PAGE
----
- HIV Testing Information
- HIV/AIDS HOTLINE
- HIV/AIDS Resource Guide
- Provider Resources
HIV Testing - Why test?
- An HIV test is the only way to tell whether or not a person has HIV. People can be infected for many years without symptoms. A person cannot tell if their sex or needle-sharing partners have HIV just by looking at them. All people at risk for HIV are encouraged to get tested.
- Testing helps people learn their HIV status and can be a first step to medical care and better health outcomes. Some testing services include risk reduction counseling and links to resources for people with HIV or at increased risk.
- People with HIV who take medicine as prescribed to lower their viral load have a much lower risk of spreading the virus to their partners.
HIV Testing in Vermont - Where can I get tested?
There are a number of ways that you can get an HIV test.
- Ask any medical provider for an HIV test.
- Seek testing at medical clinics such as Federally Qualified Health Centers, Planned Parenthood sites, and others.
- Access free testing and counseling at a number of community based organizations, AIDS service organizations, or Vermont Department of Health offices (search for sites at www.healthvermont.gov, www.gettestedvermont.com, or call the in-state HIV Hotline at 800.822.2437, M-F, 8:00-4:00pm).
- Use a home testing kit purchased from a pharmacy or drugstore.
HIV Testing Options
One way to test for HIV is with a Conventional Test. When you have one of these tests a sample of blood or oral fluid (not saliva) is collected and sent to a lab for testing. You will get a result in about two weeks.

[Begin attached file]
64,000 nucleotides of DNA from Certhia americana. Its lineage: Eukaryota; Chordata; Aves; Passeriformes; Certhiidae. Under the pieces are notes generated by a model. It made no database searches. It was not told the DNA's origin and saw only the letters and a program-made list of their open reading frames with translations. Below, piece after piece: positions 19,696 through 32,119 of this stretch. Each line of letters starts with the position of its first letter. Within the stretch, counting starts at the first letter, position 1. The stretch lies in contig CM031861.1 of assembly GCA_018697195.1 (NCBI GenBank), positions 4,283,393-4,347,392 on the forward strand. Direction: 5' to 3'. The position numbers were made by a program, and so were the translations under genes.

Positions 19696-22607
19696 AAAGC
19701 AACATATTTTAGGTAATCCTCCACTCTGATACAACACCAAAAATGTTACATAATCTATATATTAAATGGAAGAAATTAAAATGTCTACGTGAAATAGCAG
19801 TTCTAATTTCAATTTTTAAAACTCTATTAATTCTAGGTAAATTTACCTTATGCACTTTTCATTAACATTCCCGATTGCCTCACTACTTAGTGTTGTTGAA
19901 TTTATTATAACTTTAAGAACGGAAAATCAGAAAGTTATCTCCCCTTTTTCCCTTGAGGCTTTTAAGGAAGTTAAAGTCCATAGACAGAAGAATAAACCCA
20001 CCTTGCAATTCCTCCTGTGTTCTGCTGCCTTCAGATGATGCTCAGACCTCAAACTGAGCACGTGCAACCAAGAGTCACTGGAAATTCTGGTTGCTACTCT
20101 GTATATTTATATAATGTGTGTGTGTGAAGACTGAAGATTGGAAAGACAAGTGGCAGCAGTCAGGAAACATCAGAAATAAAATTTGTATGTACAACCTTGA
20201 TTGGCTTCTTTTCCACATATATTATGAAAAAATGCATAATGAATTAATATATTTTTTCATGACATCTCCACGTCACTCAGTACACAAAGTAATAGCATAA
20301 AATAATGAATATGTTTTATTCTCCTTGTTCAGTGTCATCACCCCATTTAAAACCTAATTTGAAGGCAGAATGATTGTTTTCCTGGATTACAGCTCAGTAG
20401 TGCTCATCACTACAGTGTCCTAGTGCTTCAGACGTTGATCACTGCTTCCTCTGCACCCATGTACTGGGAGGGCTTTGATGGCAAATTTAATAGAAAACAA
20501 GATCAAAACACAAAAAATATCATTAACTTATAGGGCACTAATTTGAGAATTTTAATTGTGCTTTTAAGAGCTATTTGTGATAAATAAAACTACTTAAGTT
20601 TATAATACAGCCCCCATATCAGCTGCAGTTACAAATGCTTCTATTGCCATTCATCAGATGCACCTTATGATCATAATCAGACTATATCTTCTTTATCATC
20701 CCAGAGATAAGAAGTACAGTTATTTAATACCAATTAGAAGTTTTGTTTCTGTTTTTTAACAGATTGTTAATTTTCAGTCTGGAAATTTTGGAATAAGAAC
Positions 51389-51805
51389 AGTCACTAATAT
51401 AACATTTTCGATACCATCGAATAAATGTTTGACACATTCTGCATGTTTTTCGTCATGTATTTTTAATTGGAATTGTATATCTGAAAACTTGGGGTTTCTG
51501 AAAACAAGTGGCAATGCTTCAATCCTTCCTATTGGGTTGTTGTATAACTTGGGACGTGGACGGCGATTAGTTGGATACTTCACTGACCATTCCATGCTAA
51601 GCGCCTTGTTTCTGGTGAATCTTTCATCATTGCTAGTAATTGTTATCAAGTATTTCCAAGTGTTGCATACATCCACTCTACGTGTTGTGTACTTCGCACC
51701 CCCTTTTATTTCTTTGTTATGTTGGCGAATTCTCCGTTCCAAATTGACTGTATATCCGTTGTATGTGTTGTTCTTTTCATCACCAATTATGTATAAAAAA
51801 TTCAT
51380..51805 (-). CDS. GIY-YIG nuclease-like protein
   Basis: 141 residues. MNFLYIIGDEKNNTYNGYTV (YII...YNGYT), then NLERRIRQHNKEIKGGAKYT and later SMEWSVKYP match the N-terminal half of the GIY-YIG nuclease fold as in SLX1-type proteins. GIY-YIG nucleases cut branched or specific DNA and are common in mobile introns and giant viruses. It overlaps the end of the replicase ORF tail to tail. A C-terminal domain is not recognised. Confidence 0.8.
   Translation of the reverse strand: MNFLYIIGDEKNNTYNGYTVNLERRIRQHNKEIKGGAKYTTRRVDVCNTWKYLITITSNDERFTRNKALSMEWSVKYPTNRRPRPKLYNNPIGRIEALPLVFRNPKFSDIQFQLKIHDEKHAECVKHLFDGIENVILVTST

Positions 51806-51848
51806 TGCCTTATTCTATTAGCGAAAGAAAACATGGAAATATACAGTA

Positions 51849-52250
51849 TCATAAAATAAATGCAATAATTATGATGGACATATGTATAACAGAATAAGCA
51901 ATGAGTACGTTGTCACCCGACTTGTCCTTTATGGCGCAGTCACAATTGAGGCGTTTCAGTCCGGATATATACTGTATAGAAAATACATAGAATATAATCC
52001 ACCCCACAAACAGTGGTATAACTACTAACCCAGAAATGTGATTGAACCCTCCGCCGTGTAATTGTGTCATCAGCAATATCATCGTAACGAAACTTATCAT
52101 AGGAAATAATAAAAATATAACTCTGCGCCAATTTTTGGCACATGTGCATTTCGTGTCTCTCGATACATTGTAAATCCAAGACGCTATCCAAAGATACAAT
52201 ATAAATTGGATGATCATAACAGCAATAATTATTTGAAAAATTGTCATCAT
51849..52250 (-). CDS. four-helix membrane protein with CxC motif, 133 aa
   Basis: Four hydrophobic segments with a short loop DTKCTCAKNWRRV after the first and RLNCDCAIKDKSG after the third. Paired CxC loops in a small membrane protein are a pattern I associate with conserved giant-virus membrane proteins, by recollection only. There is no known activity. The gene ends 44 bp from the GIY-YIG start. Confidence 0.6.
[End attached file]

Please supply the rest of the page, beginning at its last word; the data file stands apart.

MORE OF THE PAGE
A second way to test is the Rapid Test. When you have one of these tests a sample of blood or oral fluid (not saliva) is collected and screened. A test result is available in about 20 minutes. If the result is "reactive" then you will need a Conventional Test to confirm the result. This means that a sample of blood or oral fluid will be sent to a lab and you will get a result within two weeks.
Free, anonymous oral fluid tests (both Conventional and Rapid) are available throughout Vermont; the health department pays for these tests.
Home HIV Testing Resources
If you have used a home HIV test and have a reactive result, follow manufacturer instructions. If you have any questions about your home test or would like to talk with a trained HIV counselor, please call the in-state HIV Hotline at 800.822.2437 (M-F, 8:00-4:00pm). We can help connect you with free confirmatory testing, resources and support.
- 800-882-AIDS (800-882-2437) toll-free within Vermont
Answered weekdays (except holidays), 8:30 a.m. - 4:30 p.m.
Vermont HIV/AIDS Resource Guide (pdf)
An easy to use guide to HIV/AIDS resources in Vermont, organized by county. The resource guide includes information about HIV prevention, counseling, testing, and referral programs, as well as services for people living with HIV/AIDS.
Poster: Eat right, Exercise, Get your HIV test
Encourage your patients to get more information:
Have them visit 11years.org or call 800-882-2437
HIV takes about 11 years to turn into AIDS. You could be completely symptom free during that time.
Sex with multiple partners or sharing needles puts you at risk for HIV.
Ask for your HIV test today.
- Guidelines for Universal HIV Counseling and Voluntary HIV Testing
These guidelines for health care providers were developed by the Health Department in consultation with a panel of Vermont leaders in obstetrics and HIV treatment.
- Summary and Reference Table
- Provider Flow Chart
- Display Poster: HIV Testing for Pregnant Women - 4 MB
Developed by the Health Department, this poster promotes testing among pregnant women and women considering pregnancy.
- HIV Testing in Healthcare Settings
Centers for Disease Control and Prevention HIV Testing Web site.